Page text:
43.  Machi Koro

Designer –   Masao Suganuma

Publishers –   IDW Games, Pandasaurus Games

Year Published –   2012

Players –   2 – 4

Play Time –   30 mins?


You’ve just been elected Mayor of a city and you are in charge of building up the city.  The start of your city is very meager with only a wheat field, a bakery and a single die.  With this you are to build new buildings to produce income and steal from your neighbors.

In Machi Koro each player needs to develop the city in order to construct all of the landmarks faster than the other players.  On their turn, each player rolls one or two dice depending on what landmarks they have completed.  If the sum of the dice rolled matches the number of a building that a player owns, they get the benefit of that building.  Depending on the cards/building purchased even others players can benefit from your die.  Once you collect your money from your die roll you can build a landmark or a new building which can help in future turns.  The first player to construct all of his landmarks wins.

As the game is on its own I think the game is a bit too mechanical.  All the available building in the game all available for purchase at the beginning of the game.  With all the buildings out on the table it makes for a system that has one best course of action.  The rules changed for the expansions which adds more variation of play by adding new buildings and not putting everything in the box on the table.  I would strongly recommend playing with the new rules of adding 10 buildings at random and with at least one expansion.  This will greatly effect the general strategy and force players to adapt to the new sets available.   That being said i think this game is very fun even without these recommendations.  Customizing your city to your liking and purchasing the new buildings you like can be very satisfying.  The dice rolling can be a bit frustrating if the results don’t go your way but this is omitigated a bit with the blue building that trigger on other players turns as well as yours.  Overall this is a very fun and light game with some great player interaction.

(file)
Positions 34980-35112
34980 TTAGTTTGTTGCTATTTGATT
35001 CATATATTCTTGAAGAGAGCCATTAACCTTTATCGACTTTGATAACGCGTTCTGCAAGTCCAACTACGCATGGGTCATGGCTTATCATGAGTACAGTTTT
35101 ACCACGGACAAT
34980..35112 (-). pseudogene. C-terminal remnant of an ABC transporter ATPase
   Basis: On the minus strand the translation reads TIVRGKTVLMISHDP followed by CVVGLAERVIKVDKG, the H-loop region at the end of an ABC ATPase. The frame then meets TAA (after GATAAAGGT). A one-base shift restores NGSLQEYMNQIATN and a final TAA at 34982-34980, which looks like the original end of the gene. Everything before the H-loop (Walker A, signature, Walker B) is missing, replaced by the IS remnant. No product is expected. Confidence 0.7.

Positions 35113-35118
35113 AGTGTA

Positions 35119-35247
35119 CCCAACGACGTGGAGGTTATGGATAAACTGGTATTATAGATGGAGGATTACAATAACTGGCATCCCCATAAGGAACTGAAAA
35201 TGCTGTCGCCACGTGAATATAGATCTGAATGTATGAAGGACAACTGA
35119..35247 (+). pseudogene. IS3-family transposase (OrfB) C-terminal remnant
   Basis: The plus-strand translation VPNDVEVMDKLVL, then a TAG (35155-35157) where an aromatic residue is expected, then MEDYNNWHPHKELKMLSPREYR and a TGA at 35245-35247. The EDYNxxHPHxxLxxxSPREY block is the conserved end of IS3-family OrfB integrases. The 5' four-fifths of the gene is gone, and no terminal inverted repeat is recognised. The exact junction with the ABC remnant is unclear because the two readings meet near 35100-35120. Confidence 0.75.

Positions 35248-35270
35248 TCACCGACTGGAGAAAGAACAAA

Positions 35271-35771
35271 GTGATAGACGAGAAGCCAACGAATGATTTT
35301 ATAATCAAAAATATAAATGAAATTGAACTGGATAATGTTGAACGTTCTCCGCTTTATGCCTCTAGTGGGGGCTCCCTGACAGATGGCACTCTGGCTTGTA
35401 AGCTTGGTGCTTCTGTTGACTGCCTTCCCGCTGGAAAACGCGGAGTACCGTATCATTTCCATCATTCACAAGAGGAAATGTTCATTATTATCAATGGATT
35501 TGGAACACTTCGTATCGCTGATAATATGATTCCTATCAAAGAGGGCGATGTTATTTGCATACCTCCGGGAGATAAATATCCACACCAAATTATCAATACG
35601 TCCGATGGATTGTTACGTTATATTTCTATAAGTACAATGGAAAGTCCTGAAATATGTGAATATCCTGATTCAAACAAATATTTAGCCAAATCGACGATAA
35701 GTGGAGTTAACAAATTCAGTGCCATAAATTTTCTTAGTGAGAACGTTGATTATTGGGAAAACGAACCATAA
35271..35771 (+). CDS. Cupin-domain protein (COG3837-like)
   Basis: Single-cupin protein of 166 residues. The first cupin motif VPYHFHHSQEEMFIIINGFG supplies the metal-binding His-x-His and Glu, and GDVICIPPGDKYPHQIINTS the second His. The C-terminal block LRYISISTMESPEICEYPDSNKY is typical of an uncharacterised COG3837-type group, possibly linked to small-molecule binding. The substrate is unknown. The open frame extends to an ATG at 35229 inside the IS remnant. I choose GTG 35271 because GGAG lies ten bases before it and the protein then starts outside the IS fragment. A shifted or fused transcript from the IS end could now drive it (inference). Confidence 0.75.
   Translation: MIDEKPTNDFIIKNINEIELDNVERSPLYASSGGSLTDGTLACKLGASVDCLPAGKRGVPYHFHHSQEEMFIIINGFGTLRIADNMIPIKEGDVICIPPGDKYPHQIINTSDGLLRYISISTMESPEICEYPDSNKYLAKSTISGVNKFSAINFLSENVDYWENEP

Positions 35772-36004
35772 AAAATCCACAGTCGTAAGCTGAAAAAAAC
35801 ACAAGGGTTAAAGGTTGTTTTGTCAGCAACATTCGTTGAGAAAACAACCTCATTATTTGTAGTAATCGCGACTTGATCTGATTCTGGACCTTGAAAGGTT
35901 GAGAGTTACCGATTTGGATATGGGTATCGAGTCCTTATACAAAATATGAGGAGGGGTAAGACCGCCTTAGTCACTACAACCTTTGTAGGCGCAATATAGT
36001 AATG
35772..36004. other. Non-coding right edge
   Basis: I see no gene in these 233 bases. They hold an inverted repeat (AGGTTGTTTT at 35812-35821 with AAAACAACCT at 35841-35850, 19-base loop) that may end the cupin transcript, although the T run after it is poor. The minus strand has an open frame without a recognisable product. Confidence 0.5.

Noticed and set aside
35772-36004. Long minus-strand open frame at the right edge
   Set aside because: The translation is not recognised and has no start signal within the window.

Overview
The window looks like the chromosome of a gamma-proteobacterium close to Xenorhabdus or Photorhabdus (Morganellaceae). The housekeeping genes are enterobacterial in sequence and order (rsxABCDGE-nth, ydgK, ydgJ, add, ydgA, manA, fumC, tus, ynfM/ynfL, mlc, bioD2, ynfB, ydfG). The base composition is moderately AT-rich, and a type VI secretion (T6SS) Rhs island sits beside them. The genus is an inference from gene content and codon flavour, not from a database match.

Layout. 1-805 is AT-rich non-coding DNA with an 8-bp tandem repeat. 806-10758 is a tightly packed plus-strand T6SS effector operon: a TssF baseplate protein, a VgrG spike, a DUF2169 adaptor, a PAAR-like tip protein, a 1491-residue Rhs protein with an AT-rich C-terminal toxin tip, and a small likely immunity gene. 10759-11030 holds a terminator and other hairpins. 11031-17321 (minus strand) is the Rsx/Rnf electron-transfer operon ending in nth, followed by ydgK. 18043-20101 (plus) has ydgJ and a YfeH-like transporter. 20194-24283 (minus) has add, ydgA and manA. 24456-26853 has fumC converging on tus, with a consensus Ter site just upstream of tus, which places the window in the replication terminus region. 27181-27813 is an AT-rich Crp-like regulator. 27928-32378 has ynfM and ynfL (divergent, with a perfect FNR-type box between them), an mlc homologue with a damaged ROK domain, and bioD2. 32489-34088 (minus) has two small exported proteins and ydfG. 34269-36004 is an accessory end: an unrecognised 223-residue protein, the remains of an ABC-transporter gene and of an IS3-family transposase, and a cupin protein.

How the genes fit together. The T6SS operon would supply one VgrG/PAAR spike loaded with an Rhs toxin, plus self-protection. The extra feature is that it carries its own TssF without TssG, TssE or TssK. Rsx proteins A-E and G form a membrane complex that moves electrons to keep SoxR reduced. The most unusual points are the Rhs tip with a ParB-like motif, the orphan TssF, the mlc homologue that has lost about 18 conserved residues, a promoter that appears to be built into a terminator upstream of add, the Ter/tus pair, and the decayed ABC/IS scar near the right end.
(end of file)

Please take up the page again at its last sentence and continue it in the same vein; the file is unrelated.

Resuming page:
42.  Cacao

Designer –   Phil Walker-Harding

Publisher –   Z-man Games

Year Published –   2015

Players –   2 – 4

Play Time –   45 mins


Cacao is a tile-placement game that is all about the cacao.  Your chief of your tribe and you must use your tribesman to cultivate cacao and trade it to attain gold.

In the game, players will be playing their individual hand of worker tiles and placing them in a jungle in play consisting of only two tiles from the start.  As players add more worker tiles to the play area the larger the jungle will grow by adding new jungle tiles.  These jungle tiles consist of cacao fields, markets, mines, wells, temples, and sun tiles which all carry a specific action that coincides  with its activation.  Players will place their worker tiles next to these jungle tiles and if workers are on the side adjacent to the jungle action then they can activate that tiles ability.   Depending on the amount of workers on that side of the tile they may be able to activate this ability several times.  Play continues until the players run out of worker tiles to place and the coins accumulated are tallied.  The player with the highest amount of coins is the winner.